Handling Mental Chatter

(Previously published on an old blog, but moved to this one in 2017.)

A lot of you made New Year resolutions recently and have been working toward them.  Since this is about the time that many people start to get a little sloppy with the plans they made, I’m going to drop a little reminder about your most important ally.

So who is your most important ally?  I’ll give you a hint.  It isn’t your workout buddy, your personal trainer, your nutritionist, or your family.  All of those can be great sources of help, but they aren’t the most important.

You see, we tend to forget that the person who talks to us most every day is the one we see when we look in the mirror.  That’s right.  You talk to yourself and we all know it because we all talk to ourselves too.

But do you listen to yourself?  Your subconscious is listening to every word you say and it takes it quite literally.  But do you consciously know what you’re telling yourself?

Your mind cannot tell the difference between something that is vividly imagined and something that is real.  (Maxwell Maltz demonstrated this: http://en.wikipedia.org/wiki/Maxwell_Maltz)  So if your trainer tells you what a great job you’re doing and you tell yourself that you cheated on your diet or skipped a workout this week and are a loser, who do you think has more impact?

When the trainer said it, a) you didn’t believe him/her, b) you felt guilty because that isn’t how you see yourself and you think they just don’t know you, c) you didn’t see, feel, or experience the success they congratulated you for.

When you said it, a) you believed it, b) it reaffirmed the current self-image you have of yourself, and c) you saw, felt and experienced your comments as reality.

I read through a lot of material in order to stay current with research and to see what approaches are working for other people.  Recently, I’ve been exploring Jon Benson’s work.   He said something I want to share because it might be one of the most powerful ways to stop that negative chatter.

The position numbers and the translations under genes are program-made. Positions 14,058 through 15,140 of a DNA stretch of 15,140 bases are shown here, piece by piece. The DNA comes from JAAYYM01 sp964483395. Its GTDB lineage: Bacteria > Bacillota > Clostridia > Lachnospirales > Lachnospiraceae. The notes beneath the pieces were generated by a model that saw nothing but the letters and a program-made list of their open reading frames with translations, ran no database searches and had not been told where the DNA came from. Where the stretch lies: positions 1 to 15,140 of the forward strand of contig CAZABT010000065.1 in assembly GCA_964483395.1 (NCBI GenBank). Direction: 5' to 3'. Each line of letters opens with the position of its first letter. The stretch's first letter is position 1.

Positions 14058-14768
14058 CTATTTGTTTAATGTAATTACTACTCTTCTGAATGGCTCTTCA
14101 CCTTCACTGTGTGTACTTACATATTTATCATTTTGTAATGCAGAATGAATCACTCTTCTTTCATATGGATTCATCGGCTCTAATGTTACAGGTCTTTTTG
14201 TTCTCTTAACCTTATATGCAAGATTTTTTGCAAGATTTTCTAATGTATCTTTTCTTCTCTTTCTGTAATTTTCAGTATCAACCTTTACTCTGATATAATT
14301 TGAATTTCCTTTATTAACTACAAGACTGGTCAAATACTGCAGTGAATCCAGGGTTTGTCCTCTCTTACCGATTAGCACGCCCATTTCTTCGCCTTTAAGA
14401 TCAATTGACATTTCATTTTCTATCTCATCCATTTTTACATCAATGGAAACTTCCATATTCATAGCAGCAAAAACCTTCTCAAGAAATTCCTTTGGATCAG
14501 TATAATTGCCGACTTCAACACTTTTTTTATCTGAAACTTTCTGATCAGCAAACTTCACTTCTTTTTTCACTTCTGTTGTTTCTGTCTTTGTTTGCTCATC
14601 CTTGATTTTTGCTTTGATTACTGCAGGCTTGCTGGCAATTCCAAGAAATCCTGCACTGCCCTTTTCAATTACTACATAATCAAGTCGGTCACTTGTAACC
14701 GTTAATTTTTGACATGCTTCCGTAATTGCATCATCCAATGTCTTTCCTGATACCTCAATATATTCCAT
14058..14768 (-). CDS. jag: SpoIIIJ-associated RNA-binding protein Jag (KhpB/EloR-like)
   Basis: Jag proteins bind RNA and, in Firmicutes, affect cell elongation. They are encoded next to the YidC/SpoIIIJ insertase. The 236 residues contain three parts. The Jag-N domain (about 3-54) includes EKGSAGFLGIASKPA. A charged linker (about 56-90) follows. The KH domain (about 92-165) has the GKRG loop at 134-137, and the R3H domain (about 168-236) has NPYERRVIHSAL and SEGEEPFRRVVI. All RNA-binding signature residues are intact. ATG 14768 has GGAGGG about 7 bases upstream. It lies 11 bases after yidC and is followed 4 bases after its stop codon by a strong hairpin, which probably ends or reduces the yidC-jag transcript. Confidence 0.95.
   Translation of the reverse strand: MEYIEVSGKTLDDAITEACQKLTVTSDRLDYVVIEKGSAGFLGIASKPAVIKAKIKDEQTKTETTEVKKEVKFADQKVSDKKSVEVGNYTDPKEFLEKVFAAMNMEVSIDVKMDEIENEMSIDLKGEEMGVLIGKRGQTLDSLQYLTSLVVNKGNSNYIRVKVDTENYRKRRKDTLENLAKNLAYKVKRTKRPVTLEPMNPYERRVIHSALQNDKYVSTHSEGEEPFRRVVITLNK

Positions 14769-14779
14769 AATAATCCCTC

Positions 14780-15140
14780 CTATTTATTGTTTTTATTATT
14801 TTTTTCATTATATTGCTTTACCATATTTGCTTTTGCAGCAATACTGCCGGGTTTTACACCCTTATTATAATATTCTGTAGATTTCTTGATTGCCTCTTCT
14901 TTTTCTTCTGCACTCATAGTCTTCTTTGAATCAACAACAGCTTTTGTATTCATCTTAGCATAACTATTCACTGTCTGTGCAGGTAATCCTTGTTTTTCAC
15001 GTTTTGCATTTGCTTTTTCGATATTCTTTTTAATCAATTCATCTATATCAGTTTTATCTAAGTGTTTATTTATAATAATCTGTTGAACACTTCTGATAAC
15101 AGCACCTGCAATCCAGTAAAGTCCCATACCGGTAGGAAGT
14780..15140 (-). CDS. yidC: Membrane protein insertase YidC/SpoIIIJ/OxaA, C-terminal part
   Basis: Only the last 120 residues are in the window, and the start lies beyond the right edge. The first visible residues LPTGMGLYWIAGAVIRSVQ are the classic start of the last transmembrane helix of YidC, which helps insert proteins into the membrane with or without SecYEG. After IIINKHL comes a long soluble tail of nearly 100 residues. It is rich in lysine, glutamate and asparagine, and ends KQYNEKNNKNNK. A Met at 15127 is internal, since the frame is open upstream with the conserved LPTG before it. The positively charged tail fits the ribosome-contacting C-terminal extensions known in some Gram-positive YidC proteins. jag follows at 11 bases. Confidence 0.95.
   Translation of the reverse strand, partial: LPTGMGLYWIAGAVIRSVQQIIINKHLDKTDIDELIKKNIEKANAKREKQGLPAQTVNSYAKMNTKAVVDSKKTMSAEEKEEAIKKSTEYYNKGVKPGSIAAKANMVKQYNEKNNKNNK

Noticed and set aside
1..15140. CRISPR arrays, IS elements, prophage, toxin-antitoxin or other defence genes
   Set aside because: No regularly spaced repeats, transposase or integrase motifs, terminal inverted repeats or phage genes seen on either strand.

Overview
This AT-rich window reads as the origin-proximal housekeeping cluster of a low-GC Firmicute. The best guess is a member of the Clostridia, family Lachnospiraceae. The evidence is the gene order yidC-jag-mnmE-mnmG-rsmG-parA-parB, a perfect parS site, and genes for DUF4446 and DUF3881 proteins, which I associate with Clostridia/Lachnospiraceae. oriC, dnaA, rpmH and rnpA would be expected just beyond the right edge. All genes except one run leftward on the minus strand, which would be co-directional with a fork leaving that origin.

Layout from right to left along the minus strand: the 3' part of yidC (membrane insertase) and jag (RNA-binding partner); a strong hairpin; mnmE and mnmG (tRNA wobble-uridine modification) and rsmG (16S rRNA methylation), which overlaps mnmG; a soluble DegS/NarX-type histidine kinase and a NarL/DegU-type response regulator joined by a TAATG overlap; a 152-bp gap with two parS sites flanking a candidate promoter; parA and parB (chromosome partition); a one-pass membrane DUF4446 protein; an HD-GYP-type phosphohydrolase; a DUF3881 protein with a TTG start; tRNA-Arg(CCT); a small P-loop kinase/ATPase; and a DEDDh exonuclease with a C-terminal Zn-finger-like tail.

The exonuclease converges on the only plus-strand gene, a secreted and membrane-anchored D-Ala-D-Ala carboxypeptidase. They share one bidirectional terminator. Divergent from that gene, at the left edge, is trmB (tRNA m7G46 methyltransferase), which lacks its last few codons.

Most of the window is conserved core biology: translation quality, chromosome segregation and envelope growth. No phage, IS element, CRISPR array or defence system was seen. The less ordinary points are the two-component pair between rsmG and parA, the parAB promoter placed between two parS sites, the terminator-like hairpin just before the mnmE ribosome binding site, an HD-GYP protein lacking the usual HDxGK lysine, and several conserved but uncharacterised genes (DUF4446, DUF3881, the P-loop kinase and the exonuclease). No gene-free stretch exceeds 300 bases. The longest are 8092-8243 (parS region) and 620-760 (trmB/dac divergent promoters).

For the next week, imagine that anything you say to yourself, you also have to say to the person you love the most.  Close your eyes and imagine yourself telling the love of your life that he or she is a loser, will never accomplish his or her goals, and should just quit.  Tell them it’s okay if they don’t keep their resolutions because they’re silly goals they’ve never kept before so they must not be important.  Tell them they don’t have to keep their promises because the person they made them to doesn’t matter.  See the look on their face, watch the emotions that flood over them, and see how you feel about being the cause of it.  Do it for a week—consistently seeing how the love of your life would react if you said to them the things you’re saying to yourself.  I’ll bet that by the end of the week your inner chatter has changed and that you understand just how important the words you say to yourself really are.

Think about why you made the resolutions you did, why they’re important to you, and why you must succeed at keeping them.  Look at the big picture.  Realize that you don’t have to be perfect to be successful…when something isn’t going right, take a moment to figure out how to change it.  What would you tell the love of your life?  Would you take the time to help them figure out how to overcome any temporary obstacles?  Change your chatter and prioritize yourself so that your most important ally really is your ally.

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